Setting aside all these absurd theories, this is the sort of dish that can set your mouth on fire, make your heart beat faster and kick the usual bread-coated fried chicken to the curb. It’s deep-fried (of course), with this crazy saltiness and crunchiness to it, and punchy flavours of curry leaves, ginger, garlic, chillies and all the ingredients that make a happy Indian dish. Chicken 65 is a classic, and a classic deserves special mention.
I prefer to use chicken thigh meat for this dish as it stays more succulent even after two stages of cooking. You may use chicken breast if you like it more.
This recipe is for about 350 gms boneless chicken.
Cut the meat into medium sized pieces. Keeping your knife slanted while cutting chicken pieces prevents them from drying up when deep fried.
For the marinade you need one tablespoon each of ginger and garlic paste, two table spoon Kashmiri red chilli powder, one fourth cup hung curd, one table spoon each of coriander powder and garam masala (Indian all spices) powder.
Add all the above ingredients to the chicken pieces, squeeze juice of half a lemon, add salt to taste and mix well.
Cover the dish and refrigerate for at least 3 to 4 hours.
The other items you need are one egg, two teaspoonful diced garlic, one tablespoon each of rice flour and cornflour, 8 to 10 green chillies cut in halves, a good bunch of curry leaves and quarter cup of curd.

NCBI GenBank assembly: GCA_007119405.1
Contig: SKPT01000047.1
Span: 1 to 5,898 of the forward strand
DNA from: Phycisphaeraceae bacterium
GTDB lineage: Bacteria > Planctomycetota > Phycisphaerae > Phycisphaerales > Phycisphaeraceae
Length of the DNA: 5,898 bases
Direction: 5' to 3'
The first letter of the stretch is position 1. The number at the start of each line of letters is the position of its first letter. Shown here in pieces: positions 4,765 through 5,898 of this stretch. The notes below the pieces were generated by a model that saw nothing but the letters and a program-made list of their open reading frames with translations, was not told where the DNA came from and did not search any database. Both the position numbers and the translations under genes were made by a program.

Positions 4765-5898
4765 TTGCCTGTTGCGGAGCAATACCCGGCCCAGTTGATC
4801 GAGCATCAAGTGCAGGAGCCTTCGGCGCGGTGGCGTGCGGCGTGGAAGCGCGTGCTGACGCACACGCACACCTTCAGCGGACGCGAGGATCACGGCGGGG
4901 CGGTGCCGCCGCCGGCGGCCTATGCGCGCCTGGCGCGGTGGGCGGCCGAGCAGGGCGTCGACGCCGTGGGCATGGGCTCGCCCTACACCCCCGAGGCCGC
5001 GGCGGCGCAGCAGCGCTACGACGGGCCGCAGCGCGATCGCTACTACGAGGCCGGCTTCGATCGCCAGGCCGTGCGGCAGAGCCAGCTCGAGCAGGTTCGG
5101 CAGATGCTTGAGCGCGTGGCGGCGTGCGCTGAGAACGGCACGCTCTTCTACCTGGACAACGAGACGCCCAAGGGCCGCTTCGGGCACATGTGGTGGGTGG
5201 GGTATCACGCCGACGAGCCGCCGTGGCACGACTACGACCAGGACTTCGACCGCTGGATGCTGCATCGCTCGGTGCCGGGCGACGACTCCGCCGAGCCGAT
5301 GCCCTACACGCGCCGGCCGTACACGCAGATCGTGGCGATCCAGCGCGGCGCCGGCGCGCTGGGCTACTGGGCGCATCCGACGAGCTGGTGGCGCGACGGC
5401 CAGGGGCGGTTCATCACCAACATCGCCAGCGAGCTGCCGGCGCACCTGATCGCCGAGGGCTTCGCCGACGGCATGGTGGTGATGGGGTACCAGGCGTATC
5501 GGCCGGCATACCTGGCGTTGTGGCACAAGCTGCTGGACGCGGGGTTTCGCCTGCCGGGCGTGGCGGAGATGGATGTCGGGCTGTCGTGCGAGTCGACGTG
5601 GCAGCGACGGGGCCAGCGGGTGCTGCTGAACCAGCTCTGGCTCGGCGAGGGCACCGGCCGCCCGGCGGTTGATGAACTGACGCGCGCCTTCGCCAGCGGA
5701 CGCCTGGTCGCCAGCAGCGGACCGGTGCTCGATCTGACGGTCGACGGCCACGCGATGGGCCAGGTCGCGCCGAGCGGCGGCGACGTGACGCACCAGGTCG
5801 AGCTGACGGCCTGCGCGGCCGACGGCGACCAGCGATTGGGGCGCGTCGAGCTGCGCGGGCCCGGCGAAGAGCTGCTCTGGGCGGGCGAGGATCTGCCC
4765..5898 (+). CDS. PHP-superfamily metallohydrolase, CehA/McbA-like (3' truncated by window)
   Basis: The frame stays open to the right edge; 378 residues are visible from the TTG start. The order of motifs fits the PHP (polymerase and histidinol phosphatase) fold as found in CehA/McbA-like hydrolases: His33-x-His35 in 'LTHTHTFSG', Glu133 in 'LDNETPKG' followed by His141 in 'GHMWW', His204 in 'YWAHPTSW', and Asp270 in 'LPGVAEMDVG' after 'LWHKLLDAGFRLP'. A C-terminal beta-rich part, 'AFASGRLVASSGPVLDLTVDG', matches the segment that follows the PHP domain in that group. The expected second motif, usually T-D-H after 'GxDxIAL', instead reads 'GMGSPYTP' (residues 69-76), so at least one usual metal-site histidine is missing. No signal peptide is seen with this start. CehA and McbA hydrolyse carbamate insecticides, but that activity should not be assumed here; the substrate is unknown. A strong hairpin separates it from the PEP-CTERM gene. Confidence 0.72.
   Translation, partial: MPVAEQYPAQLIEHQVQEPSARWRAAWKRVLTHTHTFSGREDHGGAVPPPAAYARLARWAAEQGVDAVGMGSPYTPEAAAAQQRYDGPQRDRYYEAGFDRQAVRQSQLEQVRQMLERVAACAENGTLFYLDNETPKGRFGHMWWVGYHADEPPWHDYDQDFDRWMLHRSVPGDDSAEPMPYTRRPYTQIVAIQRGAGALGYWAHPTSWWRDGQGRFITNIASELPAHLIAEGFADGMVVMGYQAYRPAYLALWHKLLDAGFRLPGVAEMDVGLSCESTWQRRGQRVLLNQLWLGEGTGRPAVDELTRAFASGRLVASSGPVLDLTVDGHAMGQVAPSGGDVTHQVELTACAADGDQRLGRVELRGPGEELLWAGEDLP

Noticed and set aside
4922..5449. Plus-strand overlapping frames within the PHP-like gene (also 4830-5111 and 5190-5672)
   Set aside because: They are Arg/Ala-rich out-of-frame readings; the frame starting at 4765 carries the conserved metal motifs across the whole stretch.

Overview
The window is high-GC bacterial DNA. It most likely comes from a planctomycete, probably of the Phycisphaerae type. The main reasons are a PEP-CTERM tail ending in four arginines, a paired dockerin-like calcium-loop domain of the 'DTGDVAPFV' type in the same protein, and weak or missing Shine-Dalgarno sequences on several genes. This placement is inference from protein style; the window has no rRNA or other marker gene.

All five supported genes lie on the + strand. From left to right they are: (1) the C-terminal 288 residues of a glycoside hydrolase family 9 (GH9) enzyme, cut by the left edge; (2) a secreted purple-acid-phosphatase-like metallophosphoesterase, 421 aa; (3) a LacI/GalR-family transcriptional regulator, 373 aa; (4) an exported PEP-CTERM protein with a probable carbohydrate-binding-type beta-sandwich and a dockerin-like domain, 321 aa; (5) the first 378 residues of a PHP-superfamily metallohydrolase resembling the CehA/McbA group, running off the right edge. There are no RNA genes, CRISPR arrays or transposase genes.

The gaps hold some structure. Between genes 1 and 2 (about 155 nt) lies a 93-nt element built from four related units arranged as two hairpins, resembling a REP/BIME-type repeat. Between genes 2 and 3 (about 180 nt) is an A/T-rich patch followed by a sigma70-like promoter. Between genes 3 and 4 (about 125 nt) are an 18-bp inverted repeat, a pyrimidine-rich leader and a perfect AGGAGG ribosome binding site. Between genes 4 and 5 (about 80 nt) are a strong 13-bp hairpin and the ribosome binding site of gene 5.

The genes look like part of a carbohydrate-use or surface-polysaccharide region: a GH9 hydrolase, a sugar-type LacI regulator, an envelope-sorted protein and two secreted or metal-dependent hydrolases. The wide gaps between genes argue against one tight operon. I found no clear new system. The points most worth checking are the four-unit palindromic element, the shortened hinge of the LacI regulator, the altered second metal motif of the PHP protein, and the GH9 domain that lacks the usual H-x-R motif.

I slice the chillies in halves, remove the seeds and wash them to cut down the heat. Leave the seeds on if you like more heat in the dish.
Remove the marinated chicken from refrigerator. Add rice flour, cornflour and egg. Mix well. Preserve rest of the ingredients for later.
Deep fry the chicken pieces until they are golden brown, crunchy on the exterior and soft and succulent inside. Remove and drain excess oil by placing on paper towel.
Preserve the residual marinade in the bowl to be used later.
Add the leftover marinade and half a lime to the curd and mix well.
In a flat pan heat oil. Fry diced garlic and chillies until the garlic loses its rawness and then add curry leaves. Fry for couple more minutes.
Put the marinade mixed curd in the pan. Add three to four table spoon of water and salt to taste, mix well and cook for 5 minutes.
Most restaurants add red food colour and Ajinomoto (monosodium glutamate) at this stage to enhance the look and taste. You may, if you do not feel strongly against using artificial colour and flavour enhancer. I like my dishes with natural colour and flavour. Good Kashmiri red chilli powder, if used in right quantity, gives vibrant red colour naturally.
Then add the fried chicken pieces and mix well until all the pieces are well coated with the thick sauce in the pan. Cook on high flame until all the liquid in the pan gets soaked up by the chicken pieces.
Switch off the flame, add coriander leaves and mix well. Your Hyderabadi Chicken 65 is ready.
Serve your Hyderabadi Chicken 65 garnished with coriander leaves. Accompanied in this picture with onion and chilli pickled in vinegar and a slice of lime.